iofor Alike with agency reports
Saudi Arabiaâ€™s Minister of Energy, Khalid al-Falih on MondayÂ said the oil market was heading in the right direction but still needed time to rebalance.
A London-based newspaper, Asharq al-Awsat, had quoted Falih as saying that there was a relatively big draw of around 50 million barrels from floating storage and a drop in industrialised nationsâ€™ onshore storage of 65 million barrels compared to July last year.
â€œIn my opinion, market fundamentals are going in the right direction, but in light of the large surplus in stockpiles over the past years, the cut needs time to take effect,â€ Reuters quoted Falih as telling the newspaper, in reference to a global deal to curb oil production.
â€œCurrent expectations indicate the market will rebalance in the fourth quarter of this year, taking into account an increase in shale oil production,â€ he said.
Asked about the recent drop in oil prices, Falih said: â€œMarkets determine prices but are themselves driven by unpredictable variables beyond the control of producing nations.â€
â€œShort-term volatility is mostly a reaction to short-term factors … as well as the role of speculators in stock markets that increase market volatility,â€ he added.
Oil prices dipped yesterday, weighed down by a continuing expansion in US drilling that has helped to maintain high global supplies despite an OPEC-led initiative to tighten the market by cutting production.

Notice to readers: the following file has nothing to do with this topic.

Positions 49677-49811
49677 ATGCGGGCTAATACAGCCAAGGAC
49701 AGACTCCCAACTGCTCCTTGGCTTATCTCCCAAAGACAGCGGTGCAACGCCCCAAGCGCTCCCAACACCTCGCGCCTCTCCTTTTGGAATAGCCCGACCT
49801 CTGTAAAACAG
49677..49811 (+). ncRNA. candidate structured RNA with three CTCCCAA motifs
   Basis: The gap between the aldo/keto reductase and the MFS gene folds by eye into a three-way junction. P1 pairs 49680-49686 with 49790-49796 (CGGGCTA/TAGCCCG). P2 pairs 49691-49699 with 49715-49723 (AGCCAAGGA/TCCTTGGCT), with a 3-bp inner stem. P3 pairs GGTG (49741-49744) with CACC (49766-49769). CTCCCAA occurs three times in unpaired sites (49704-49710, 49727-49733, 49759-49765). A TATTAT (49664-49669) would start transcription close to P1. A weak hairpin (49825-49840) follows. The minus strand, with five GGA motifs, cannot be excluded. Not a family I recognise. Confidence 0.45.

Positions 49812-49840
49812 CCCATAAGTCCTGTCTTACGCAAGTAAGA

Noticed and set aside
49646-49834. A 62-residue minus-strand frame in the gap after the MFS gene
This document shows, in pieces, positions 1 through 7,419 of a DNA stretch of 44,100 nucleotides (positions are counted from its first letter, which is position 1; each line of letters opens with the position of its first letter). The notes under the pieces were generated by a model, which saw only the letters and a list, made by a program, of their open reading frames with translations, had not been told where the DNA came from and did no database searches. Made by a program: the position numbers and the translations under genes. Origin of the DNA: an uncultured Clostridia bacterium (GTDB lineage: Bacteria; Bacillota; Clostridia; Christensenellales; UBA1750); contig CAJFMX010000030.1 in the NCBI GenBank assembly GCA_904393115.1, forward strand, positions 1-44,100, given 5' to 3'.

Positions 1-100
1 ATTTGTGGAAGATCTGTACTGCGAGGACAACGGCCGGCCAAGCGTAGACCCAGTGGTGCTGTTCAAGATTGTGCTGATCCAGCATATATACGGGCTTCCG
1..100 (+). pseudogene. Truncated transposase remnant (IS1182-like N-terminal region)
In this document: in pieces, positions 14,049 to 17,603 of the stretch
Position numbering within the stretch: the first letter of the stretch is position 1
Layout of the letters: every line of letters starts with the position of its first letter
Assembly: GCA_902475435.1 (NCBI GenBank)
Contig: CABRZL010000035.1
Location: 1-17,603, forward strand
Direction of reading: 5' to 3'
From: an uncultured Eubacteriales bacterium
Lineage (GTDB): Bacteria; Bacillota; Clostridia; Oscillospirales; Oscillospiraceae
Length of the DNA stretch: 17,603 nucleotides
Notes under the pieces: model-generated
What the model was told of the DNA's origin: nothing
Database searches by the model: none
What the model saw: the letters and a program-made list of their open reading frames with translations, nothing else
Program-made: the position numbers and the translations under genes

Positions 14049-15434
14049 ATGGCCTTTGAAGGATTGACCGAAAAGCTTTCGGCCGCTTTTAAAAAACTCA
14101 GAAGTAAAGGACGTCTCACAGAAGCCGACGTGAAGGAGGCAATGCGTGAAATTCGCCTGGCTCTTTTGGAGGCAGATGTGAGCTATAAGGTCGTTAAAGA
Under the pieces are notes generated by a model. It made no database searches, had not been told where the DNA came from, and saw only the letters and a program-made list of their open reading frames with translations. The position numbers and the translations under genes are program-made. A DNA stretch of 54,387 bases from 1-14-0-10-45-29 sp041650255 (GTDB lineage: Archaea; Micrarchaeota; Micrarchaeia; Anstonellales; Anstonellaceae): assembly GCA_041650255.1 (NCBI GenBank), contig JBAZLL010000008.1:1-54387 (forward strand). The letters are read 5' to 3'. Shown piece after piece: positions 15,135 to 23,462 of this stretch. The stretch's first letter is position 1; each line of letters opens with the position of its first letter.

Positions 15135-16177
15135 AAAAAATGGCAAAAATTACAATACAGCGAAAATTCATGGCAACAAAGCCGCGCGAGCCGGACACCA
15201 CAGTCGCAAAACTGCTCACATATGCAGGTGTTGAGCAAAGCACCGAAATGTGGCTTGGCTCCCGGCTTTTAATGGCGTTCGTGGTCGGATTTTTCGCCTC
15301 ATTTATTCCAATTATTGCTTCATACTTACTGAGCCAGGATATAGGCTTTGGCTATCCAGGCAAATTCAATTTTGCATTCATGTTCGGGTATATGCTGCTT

The oil market is under pressure over the past month from rising production in the United States, Libya and Nigeria, which has taken the edge off an Organisation of the Petroleum Exporting Countries (OPEC)-led initiative to support the market by cutting production.
Brent crude futures were yesterday trading nine cents higher at $47.46 per barrel, while the US West Texas Intermediate (WTI) crude futures were seven cents higher at $44.81 per barrel.
Both benchmarks are down around 14 per cent since late May, when producers led by OPEC extended their pledge to cut output by 1.8 million barrels per day (bpd) by an extra nine months.
â€œThe market often tends to ignore these criteria and focus on the drop in US inventories that came below expectations,â€ Falih said.
According to him, compliance in April and May with the OPEC-led output deal was above 100 per cent, adding that he expects Libyaâ€™s production to return to normal levels.
OPEC members Libya and Nigeria were exempted from the supply cuts because unrest had curbed their output.
â€œIt is inappropriate to pressure Libya to slow the recovery in its production,â€ he was quoted as saying.
He said production levels in Libya and Nigeria were within the range determined when OPEC, meeting in September last year in Algeria, decided to cut output for the first time since 2008.
â€œThey shouldnâ€™t be considered a threat to the initiative,â€ Falih added.
OPECâ€™s output rose by 336,000 bpd in May to 32.14 million bpd, led by a rebound in Nigeria and Libya, OPEC said recently in its monthly report.